Spieth was cruising along at 3 under par, just two shots off the early lead, when he made a combination of errors at the par-4 15th hole. He hit the wrong club off the tee (4-iron) and the wrong club for his approach (6-iron) on his way to a double bogey-6.

“The problem was on the second shot, I should have hit enough club to reach the front of the green, and even if it goes 20 yards over the green, it's an easy up-and-down,” Spieth said. “I just had a brain fart, and I missed it into the location where the only pot bunker where I could actually get in trouble, and it plugged deep into it. It was a really, really poor decision on the second shot, and that cost me.”


Full-field scores from the 147th Open Championship

Full coverage of the 147th Open Championship


Spieth continued to compound his problems with a sloppy bogey at the 16th hole, and a drive that sailed left at 18 found the Barry Burn en route to a closing bogey and a 1-over 72.

The miscues were more mental, a lack of execution, than they were an example of how difficult the closing stretch at Carnoustie can be, and that’s not good enough for Spieth.

“That's what I would consider as a significant advantage for me is recognizing where the misses are,” said Spieth, who was tied for 68th when he completed his round. “It felt like a missed opportunity.”

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Perez: R&A does it right, 'not like the USGA'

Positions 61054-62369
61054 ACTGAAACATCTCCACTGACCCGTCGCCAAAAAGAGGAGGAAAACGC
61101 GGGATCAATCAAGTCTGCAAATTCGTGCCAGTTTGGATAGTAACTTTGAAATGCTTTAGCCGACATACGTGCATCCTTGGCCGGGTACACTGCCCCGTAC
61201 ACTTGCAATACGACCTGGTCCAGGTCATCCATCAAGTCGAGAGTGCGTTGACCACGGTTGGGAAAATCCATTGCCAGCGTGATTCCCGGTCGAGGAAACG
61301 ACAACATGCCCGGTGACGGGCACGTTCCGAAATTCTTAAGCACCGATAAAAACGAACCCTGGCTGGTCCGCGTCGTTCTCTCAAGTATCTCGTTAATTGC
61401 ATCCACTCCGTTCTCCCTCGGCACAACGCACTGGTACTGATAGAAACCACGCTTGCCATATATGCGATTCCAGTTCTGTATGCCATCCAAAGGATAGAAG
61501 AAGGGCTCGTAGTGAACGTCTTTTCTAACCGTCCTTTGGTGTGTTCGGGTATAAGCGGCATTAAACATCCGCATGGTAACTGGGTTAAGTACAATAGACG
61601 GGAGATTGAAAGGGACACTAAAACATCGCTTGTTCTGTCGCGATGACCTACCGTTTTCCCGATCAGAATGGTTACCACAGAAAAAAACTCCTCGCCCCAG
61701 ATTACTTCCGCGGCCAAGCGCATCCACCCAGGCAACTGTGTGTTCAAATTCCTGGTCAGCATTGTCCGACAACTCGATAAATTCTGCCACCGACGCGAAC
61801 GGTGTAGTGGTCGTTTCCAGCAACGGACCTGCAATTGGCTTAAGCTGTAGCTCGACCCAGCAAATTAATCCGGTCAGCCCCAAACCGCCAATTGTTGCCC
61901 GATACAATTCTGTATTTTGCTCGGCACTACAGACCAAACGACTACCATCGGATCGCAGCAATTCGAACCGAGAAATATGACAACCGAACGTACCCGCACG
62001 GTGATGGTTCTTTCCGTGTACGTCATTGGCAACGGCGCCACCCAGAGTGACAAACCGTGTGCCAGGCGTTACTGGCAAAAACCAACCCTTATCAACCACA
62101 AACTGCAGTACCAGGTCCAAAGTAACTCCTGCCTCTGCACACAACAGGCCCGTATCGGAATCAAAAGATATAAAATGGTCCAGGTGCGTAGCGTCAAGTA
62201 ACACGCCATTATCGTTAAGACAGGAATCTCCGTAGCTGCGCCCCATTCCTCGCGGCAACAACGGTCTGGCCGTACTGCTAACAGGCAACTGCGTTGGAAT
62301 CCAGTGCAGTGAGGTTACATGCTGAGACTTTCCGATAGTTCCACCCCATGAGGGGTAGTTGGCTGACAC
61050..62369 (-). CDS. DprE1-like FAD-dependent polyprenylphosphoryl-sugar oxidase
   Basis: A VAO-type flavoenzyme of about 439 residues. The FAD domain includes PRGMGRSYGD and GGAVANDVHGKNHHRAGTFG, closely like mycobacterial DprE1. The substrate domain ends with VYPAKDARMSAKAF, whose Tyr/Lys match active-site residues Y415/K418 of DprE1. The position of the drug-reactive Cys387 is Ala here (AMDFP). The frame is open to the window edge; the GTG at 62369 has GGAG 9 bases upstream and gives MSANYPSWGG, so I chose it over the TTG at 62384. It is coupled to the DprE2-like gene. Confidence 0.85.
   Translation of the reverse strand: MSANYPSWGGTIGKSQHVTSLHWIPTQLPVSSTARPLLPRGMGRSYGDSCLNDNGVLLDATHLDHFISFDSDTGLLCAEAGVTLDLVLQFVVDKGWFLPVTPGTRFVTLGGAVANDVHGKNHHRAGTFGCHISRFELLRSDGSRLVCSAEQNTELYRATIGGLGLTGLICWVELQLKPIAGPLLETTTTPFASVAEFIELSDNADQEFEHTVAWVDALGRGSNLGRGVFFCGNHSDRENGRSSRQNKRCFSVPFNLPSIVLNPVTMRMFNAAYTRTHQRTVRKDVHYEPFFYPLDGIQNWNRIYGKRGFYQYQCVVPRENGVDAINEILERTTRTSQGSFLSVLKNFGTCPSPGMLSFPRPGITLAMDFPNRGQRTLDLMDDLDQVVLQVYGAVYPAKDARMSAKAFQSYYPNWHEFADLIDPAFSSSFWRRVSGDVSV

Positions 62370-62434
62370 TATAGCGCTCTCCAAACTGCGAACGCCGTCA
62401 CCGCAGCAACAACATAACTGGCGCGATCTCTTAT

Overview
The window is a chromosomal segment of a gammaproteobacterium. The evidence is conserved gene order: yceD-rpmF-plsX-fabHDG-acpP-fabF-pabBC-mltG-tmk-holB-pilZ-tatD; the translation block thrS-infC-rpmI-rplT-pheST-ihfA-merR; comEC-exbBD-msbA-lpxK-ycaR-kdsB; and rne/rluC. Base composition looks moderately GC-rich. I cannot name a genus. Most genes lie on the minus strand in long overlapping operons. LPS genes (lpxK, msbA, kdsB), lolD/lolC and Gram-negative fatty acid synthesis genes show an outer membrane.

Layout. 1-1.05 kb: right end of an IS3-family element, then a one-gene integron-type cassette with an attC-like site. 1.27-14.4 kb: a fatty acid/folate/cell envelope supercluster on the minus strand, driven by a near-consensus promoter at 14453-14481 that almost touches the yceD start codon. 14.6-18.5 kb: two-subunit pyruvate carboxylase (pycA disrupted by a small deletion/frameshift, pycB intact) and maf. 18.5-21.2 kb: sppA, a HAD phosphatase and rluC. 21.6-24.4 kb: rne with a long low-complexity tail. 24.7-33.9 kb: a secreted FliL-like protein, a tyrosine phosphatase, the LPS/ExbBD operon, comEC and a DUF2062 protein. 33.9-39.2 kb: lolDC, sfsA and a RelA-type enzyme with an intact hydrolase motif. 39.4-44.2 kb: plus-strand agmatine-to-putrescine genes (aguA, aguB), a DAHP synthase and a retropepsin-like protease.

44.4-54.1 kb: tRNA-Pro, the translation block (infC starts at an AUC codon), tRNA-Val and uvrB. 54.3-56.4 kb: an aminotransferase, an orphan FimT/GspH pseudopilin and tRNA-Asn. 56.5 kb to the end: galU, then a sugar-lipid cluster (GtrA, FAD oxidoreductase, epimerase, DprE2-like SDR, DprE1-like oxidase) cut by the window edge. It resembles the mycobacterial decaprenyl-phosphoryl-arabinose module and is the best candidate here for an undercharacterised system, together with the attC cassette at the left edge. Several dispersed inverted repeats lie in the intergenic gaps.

By Rex HoggardJuly 19, 2018, 2:28 pm

CARNOUSTIE, Scotland – Pat Perez didn’t even attempt to hide his frustration with the USGA at last month’s U.S. Open, and after an opening-round 69 at The Open, he took the opportunity to double down on his displeasure.

“They (the R&A) do it right, not like the USGA,” Perez said of the setup at Carnoustie. “They've got the opposite [philosophy] here. I told them, you guys have it right, let the course get baked, but you've got the greens receptive. They're not going to run and be out of control. They could have easily had the greens just like the fairway, but they didn't. The course is just set up perfect.”


Full-field scores from the 147th Open Championship

Full coverage of the 147th Open Championship


Concerns at Shinnecock Hills reached a crescendo on Saturday when the scoring average ballooned to 75.3 and only three players broke the par of 70. Of particular concern for many players, including Perez, were some of the hole locations, given how fast and firm the greens were.

“The U.S. Open could have been like this more if they wanted to. They could have made the greens a bit more receptive,” Perez said. “These greens are really flat compared to Shinnecock. So that was kind of the problem there is they let it get out of control and they made the greens too hard.”